He kissed the top of her head and said “You’ll be fine, babe. Once you get out there and get the hang of it, you’ll be skating circles around me.” She looked up at him and was reassured by the confidence reflected in his eyes. As she switched her gaze to the rink in front of them, he leaned down and whispered “You’re Louisa-Mae Swanters. There is nothing you can’t do.”

He was rewarded with her wide smile and the familiar glitter of mischief, never far from her eyes. “You’re on” she replied determinedly before grabbing his chin to pull his mouth to hers, kissing him with all her passion and energy. His breath caught in his chest as he lost himself to her, barely remembering to hold onto their skates.

After, as she sat at the sidelines, maneuvering her double-socked foot (she was not built for the winters up here) into the skate, he fought the urge to tell her he loved her. He had for sometime, but he worried; about when was the right time to say it, where to say it, how he would say it.

From the moment he first saw her, he knew this girl was something. But he didn't realise she was going to change his life. Six months in and she already had; she gave him the confidence and encouragement to switch majors - abandoning a business degree in favour of the criminal law one he really wanted to study. She was the first person he had ever told his dreams to. She didn’t just tell him they could be more than dreams, she helped make them and shape them into reality.

Where everyone else saw how the world is, she saw how the world could be - her eyes and mind filled with endless possibilities. She believed in the opportunities to make the world a better place and she pursued every one of them. She was a tough nut to crack; it wasn't easy to penetrate the protective walls she had built around herself. But he had and as a result, had taught her that to let another share your life was not a weakness.

While not a natural on the ice, she applied herself with the same steely determination with which she handled any other challenge in life. After twenty minutes, he was impressed with her balance and wobbly grace. They paused briefly by the barrier at the side and she told him to skate to the center and she would meet him there. She wanted to try it solo.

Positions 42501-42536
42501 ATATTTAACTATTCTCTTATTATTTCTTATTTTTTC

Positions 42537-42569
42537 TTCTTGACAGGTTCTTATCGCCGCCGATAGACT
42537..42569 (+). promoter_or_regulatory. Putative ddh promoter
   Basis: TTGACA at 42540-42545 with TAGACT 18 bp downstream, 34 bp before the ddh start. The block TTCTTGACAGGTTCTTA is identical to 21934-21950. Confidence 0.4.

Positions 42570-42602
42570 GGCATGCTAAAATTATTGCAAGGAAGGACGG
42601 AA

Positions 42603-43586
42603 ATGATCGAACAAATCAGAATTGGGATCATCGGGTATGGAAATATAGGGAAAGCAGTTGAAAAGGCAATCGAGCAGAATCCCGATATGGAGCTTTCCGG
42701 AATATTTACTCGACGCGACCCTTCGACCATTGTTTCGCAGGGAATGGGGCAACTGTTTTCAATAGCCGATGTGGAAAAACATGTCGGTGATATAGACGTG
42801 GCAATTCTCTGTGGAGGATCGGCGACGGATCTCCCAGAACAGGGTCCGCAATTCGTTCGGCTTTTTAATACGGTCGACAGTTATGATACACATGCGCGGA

He watched her make her first moves on her own. She reminded him of a baby chick emerging from its shell for the very first time; jerky, uncertain angling of limbs unaccustomed to such movement. “Come on Louisa, you can do it!” he called to her. Straightening her back, she began to glide on the sparkling ice, picking up in pace, a grin of achievement spread across her face.

Clapping and whooping, he delighted in her success as she upped her speed to get to him faster. Then she tripped over her own feet and he could only watch in horror as she fell.

He rushed over to where she lay flat on the ice, her body trembling. He began to panic. Brushing her tangled hair off her face, he pulled her across to the side. It was only when they got there did he notice the blood on her jeans. “Oh my God, Louisa, where are you bleeding from?”

Sitting upright now, one hand clasped to her chin, she opened her eyes and looked at him. He then realised that her trembling wasn't from pain, she was trying not to laugh. The look on his face must have been comical, for it set her off, convulsing with giggles; opening the gash on her chin, blood dripping over her clothes.

“Stop laughing, you’re hurt!” he said, while laughing himself. People skated by, giving them funny looks - this injured girl maniacally laughing and her idiot boyfriend joining in. They composed themselves for a moment, before being overcome by laughter once again, tears streaming down their faces.